Asserting Mapping Dominance, Google Finalizes Waze Buyout


After failed attempts by Apple and Facebook to acquire Waze, an Israeli social-mapping startup, Google has sealed the deal for a whopping $1.3 billion. Globes, an Israeli financial newspaper, confirmed the sale today, citing unnamed sources. Buying Waze solidifies Google as the uncontested world leader in online mapping.

Waze utilizes global positioning data from users’ smartphones to generate customized maps and instantaneous traffic data. The open-source map can then alert drivers about traffic congestion, construction, road closures, speed cameras, and police presence. “By simply driving with the app open on your phone, you passively contribute traffic and other road data that helps the Waze system to provide other Waze drivers with the most optimal route to their destination,” states the company’s FAQ page. The service currently boasts nearly 50 million users around the globe.

Money was obviously a major factor in the sale, and it seems that Google was the most willing to up the ante. Apple mulled a $500 million offer to buy Waze last January, but CEO Tim Cook denied that a formal bid had been placed. Last month, Facebook offered $1 billion, but only half would have been paid in cash, with the remainder to be in the form of Facebook stock options. Reportedly, Google agreed to pay the entire sum in cash.

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The second concern from Waze revolved around the location of their offices. Globes reported:

“Waze insisted that its Israeli employees should continue working in Israel, which Facebook did not accept. Google has already made two acquisitions in Israel, and it has an office here, in contrast to Facebook, which closed most of the companies it acquired, including Israeli start-ups.”

Although officially based in Palo Alto, California, Google’s agreement will retain a Waze office, as well as their CEO Noam Bardin, in Israel for the next three years. After that, Google may absorb Waze into its namesake Google Maps service. “Google will shut Waze down in 2016,” wrote Forbes’ Peter Cohan, “after incorporating Waze’s best technology into Google’s own navigation service.”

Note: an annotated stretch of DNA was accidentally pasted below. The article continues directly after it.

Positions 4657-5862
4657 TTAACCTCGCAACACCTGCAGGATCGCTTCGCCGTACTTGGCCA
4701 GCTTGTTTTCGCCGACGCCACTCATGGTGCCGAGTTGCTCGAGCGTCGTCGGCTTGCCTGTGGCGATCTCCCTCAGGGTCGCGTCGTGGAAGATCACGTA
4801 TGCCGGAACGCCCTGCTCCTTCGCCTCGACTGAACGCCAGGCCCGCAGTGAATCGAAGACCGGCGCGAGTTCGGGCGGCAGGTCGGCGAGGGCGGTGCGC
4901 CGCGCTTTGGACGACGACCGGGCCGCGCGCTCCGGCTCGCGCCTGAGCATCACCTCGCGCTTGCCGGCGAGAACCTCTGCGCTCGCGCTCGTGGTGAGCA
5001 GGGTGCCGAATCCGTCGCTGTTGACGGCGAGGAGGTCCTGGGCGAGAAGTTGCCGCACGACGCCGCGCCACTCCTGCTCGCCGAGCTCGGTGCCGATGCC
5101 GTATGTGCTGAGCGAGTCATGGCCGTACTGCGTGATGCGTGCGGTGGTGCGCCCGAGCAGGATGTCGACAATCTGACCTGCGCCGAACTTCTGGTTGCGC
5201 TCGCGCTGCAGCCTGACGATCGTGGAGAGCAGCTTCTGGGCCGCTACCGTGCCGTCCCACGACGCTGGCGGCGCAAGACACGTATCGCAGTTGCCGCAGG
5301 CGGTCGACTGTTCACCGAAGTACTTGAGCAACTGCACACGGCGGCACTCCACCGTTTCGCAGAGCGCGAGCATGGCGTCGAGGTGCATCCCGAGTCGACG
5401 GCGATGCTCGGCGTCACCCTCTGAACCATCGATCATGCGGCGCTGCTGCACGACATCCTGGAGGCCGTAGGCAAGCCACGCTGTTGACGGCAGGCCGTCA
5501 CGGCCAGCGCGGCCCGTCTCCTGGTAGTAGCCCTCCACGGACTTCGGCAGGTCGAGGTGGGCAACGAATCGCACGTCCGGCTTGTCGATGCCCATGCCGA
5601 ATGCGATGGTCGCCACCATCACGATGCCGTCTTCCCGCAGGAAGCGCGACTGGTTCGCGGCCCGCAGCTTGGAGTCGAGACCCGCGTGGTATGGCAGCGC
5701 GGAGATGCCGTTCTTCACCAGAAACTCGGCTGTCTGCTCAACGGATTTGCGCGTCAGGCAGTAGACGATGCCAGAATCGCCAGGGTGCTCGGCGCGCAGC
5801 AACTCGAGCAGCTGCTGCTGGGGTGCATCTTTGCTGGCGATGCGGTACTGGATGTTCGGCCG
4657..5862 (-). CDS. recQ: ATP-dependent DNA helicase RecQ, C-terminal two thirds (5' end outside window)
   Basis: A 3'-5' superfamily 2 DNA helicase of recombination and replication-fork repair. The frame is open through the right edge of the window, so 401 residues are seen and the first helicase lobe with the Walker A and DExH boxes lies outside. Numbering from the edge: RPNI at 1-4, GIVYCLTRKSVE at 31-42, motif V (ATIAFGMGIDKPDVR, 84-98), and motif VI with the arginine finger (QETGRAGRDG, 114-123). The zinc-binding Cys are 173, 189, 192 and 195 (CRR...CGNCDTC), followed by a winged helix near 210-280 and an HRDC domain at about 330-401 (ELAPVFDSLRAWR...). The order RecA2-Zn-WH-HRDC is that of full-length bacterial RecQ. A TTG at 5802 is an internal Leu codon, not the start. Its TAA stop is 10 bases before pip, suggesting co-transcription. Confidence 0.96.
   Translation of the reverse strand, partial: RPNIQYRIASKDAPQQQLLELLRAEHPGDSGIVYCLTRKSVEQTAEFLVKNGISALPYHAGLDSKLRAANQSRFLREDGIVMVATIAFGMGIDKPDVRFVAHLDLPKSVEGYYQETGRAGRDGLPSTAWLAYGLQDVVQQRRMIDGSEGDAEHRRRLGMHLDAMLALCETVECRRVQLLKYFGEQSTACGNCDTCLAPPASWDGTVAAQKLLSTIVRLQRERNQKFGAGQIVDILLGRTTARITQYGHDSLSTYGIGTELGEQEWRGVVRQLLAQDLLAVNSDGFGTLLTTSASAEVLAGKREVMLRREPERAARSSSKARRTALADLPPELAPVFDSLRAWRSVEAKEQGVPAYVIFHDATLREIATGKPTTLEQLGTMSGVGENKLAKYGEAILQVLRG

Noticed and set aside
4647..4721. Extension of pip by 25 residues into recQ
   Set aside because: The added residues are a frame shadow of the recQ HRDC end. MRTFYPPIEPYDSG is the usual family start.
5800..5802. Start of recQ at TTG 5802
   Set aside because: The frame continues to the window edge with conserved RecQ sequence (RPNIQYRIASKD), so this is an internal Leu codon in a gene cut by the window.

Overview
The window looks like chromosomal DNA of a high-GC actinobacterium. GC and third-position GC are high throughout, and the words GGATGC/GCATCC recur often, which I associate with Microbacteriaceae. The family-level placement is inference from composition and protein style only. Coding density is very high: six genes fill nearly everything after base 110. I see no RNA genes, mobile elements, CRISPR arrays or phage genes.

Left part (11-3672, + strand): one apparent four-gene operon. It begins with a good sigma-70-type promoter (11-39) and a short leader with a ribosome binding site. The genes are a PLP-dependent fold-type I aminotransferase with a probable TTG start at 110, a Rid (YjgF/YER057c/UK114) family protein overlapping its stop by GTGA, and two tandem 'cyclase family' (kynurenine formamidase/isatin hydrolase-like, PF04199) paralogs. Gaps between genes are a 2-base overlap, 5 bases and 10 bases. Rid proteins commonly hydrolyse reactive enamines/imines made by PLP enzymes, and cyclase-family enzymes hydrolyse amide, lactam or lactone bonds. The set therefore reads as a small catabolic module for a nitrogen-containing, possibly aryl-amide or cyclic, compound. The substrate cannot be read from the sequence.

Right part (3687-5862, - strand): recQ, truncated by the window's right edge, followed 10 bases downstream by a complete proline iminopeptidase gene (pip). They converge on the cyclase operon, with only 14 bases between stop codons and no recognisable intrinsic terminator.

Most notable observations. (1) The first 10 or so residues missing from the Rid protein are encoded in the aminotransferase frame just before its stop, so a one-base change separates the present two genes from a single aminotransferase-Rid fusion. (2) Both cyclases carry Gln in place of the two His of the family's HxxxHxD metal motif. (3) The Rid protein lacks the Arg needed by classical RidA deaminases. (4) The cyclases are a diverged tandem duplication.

There are still hurdles for Google, primarily a U.S. Federal Trade Commission (FCC) antitrust review of the purchase. Allen Grunes, a former antitrust attorney for the U.S. Justice Department said the following in an interview with Bloomberg:

“[Incorporating Waze could] complement a product they already have and make it better, as opposed to representing a leading product they already compete with. [The purchase] could get looked at anyway by regulators because if Google gets it, it’s quite possible Facebook will be in there complaining, even if there isn’t a real antitrust problem.”

Waze is also attempting to monetize its service by adding advertisements for gas stations, fast food restaurants, and convenience stores that their users are bound to drive by. However, blocking Apple and Facebook from a Waze sale is worth far more. “By buying Waze, Google keeps competitors like Apple and others away from the easy out, which would be an acquisition of a company with already-working and reliable technology,” said TechCrunch’s Jordan Crook. “With this deal, Google effectively blocks Apple and Facebook from even having a chance.”

Waze is available for iOS, Android, and Widows Phone, with BlackBerry still in beta testing.

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